• How often is it published?  This has an obvious bearing on your recruitment.  If it is a weekly publication, you have quick responsiveness from the time you decide to place the ad until it comes out.  The downside to this is that you have a 1-week ad life.  If this is a bi-weekly, monthly, quarterly publication, it may take you three weeks or more from the time you want to place the ad until it actually reaches your audience.  It does last longer, but you may not have the time to wait.  Try telling a desperate hiring manager:  “Hey, you have to be patient, the ad won’t be out for another two weeks.”

  • Does the publication have good statistical information about its own consumer behaviors?  Make sure you know the readership and stats for YOUR MARKET. National readership doesn’t do much for you if there isn’t a representative group in your area.  This is most true of staff level positions in which people are least likely to relocate for a lateral, staff level position.

  • How many other similar positions are listed in this resource?   There are several publications whose main purpose and source of revenue is recruitment advertisement.  If you are recruiting for a high demand/low supply skill set, be aware of this.  For these publications, you may be one of very many ads and the opportunity to differentiate may be low.  You will also get responses from people that are responding to many potential employers, the very active job seekers. This not only starts a race, but an auction, neither of which are dynamics that work in your favor.

  • What is the true constituency of the publication?  Know the makeup of the readership.  For example: Don’t put ads for staff positions in Modern Healthcare.

 

Dynamics

  • Direct vs. indirect: This is more direct than newspapers because this type of advertising gets in the hands of your potential market.  However, understand that when employment ads are predominantly slotted in the back of the publication, will people who aren’t looking stop and read them?  You hope to get some of the “just curious” group.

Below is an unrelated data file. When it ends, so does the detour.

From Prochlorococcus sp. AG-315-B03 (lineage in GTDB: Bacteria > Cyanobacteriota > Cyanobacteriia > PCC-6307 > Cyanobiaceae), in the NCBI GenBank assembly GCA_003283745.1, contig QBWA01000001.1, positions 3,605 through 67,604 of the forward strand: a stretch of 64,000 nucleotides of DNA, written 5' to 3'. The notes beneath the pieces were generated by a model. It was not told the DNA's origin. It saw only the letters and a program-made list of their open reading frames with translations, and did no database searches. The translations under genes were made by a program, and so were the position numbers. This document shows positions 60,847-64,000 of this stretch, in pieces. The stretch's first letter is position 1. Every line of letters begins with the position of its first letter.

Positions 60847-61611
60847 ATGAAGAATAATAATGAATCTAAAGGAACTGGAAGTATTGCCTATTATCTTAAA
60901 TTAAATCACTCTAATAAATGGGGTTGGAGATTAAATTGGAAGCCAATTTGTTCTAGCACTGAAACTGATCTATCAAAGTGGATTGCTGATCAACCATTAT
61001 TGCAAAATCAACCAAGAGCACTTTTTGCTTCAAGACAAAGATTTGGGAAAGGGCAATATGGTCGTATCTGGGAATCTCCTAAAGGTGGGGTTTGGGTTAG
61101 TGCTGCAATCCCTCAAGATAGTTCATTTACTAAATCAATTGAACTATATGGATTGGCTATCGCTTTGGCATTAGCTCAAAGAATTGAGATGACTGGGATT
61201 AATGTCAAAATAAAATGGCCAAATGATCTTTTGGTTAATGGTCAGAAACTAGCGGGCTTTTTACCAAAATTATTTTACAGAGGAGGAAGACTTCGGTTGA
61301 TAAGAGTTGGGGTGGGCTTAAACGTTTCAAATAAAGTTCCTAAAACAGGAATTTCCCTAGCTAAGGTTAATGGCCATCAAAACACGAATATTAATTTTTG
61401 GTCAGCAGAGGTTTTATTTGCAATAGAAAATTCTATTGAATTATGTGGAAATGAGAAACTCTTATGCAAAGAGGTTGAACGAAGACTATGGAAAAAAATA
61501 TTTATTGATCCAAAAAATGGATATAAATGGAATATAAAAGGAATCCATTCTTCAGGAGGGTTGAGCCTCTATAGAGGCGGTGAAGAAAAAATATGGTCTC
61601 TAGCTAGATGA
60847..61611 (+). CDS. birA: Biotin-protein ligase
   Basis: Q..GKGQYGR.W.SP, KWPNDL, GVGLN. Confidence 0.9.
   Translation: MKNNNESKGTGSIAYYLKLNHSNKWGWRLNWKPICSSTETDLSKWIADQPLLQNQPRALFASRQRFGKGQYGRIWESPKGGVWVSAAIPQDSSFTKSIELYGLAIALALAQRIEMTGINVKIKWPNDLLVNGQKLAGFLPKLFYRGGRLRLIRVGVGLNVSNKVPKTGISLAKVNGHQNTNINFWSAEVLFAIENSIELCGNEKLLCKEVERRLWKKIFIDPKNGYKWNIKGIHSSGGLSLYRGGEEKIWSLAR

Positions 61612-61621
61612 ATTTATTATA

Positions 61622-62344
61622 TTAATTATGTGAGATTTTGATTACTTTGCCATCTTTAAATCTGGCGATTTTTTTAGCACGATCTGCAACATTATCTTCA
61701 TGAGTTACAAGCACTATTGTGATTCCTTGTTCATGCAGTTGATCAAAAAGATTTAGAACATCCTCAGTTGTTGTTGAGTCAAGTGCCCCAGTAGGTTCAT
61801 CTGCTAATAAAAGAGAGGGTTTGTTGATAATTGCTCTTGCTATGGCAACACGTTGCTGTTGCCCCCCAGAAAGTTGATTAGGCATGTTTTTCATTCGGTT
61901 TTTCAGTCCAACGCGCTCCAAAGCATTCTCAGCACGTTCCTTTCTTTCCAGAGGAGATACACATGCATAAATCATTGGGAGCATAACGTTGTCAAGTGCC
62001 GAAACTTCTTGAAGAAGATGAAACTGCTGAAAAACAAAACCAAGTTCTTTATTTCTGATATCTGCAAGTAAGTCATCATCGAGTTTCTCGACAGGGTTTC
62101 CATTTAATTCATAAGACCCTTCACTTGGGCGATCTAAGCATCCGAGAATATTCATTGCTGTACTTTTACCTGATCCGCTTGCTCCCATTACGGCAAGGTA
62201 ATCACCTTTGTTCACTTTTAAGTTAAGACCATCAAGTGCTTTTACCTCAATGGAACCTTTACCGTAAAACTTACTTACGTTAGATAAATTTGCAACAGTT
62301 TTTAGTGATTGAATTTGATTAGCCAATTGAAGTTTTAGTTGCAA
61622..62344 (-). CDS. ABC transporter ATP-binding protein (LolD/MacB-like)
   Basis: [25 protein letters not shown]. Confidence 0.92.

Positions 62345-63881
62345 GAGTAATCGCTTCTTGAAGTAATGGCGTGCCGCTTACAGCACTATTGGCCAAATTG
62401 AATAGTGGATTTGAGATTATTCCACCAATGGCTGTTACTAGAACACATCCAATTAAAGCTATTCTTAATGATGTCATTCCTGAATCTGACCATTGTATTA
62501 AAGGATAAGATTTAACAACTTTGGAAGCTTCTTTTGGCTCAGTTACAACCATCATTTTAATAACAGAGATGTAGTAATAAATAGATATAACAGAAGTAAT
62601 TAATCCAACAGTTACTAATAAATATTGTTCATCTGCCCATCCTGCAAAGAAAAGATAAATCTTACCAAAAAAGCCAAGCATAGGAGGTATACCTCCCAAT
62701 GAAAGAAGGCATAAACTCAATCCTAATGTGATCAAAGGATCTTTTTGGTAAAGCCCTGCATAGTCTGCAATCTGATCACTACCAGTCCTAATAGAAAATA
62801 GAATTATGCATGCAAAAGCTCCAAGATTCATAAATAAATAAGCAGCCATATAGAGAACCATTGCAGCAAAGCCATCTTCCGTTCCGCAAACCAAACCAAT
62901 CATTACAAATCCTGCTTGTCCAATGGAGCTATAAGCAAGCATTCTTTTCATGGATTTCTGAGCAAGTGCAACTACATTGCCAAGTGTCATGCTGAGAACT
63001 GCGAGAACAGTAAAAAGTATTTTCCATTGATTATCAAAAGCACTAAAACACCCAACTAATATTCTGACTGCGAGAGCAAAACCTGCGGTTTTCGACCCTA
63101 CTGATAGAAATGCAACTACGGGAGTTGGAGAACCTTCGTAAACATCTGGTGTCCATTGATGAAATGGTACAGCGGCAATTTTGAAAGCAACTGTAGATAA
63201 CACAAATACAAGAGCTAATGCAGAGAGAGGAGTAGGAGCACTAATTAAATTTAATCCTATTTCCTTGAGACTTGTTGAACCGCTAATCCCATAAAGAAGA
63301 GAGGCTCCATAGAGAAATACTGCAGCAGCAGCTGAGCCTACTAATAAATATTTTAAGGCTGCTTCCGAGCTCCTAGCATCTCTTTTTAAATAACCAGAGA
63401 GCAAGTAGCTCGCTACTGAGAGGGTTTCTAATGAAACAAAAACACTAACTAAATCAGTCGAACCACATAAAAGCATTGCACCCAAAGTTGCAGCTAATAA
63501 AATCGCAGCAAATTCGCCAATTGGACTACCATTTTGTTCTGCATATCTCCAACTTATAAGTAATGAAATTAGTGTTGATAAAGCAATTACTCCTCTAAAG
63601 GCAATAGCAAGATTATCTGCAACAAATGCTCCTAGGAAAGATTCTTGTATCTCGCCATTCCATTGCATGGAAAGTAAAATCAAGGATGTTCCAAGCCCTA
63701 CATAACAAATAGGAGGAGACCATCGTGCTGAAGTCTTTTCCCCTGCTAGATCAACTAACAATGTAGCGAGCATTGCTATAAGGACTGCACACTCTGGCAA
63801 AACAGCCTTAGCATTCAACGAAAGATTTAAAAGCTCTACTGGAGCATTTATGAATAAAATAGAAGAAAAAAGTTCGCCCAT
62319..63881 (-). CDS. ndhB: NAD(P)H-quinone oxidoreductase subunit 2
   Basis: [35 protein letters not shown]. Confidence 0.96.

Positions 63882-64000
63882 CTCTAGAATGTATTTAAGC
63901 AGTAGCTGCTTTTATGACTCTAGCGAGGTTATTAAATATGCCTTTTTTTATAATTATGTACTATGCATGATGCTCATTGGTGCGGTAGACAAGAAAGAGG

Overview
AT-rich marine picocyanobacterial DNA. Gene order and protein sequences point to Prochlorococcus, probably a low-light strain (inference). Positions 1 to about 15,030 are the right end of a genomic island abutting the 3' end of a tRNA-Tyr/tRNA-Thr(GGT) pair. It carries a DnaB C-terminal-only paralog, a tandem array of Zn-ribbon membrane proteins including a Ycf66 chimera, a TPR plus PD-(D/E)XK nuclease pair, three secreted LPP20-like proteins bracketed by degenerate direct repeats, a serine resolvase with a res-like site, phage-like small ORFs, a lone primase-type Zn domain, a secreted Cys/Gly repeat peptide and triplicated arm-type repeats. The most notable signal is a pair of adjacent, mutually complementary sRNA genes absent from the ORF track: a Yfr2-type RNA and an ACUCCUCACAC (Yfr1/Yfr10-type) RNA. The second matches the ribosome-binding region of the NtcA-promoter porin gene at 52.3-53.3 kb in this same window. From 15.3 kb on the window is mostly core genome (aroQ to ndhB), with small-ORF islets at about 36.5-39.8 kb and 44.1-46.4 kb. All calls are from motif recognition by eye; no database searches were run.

• How long does it last? This depends on the publication as mentioned above.

  • What is the cost? Great variation that depends on the publication’s readership, supply/demand dynamics of the role, etc.

  • Accountability for results: As with any form of advertising, count the cost as spent without any accountability.

  • What should your expectation be? Expect an overall better quality group of candidates than from newspaper advertising.  This margin of quality is due to the more direct nature of publications getting into the readership’s hands.  This readership consists of the truly passive and non-job-seeking candidates that are your best target market.  Also expect that there will be a greater number of these candidates that will be relocating to you which can bring with it greater cost, depending on your relocation assistance policy.

 

Aside:  You prefer not to incur the extra expense of relocating new hires and prefer local candidates?  Think for a couple minutes about the following dynamic:  When someone goes to the personal commitment of relocating, they are much more deliberate in their job/career/employer selection process.  They are more thoughtful and take more time and consideration to be confident of a better fit.  Thus there is a lower incidence of turnover, therefore higher retention of these people.  Is it then more expensive to pay for relocation or for new recruitment?  I guarantee that given the cost of turnover, it is cheaper to pay to relocate even staff level positions.  Conversely, local candidates may be “trying you out” and figure they have more options to move within the market.  They tend not to be as selective of their employer as the out of town people are.

FYI:  In way of foreign recruitment, throw out the previous paragraph, it doesn’t apply in the same way.  Leaving a country to come to the United States is a little different than leaving Utah to move to New Mexico, don’t you think?

Well, not the most exciting information, but I hope you still find it educational and found at least one new insight this week.  I promise that the future has some eye-openers.

Ready to give a little back?  Please take a few minutes, hit the feedback button and share some of your own advertising experiences; successes, failures, costs etc.

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As always, choose to make it a great week!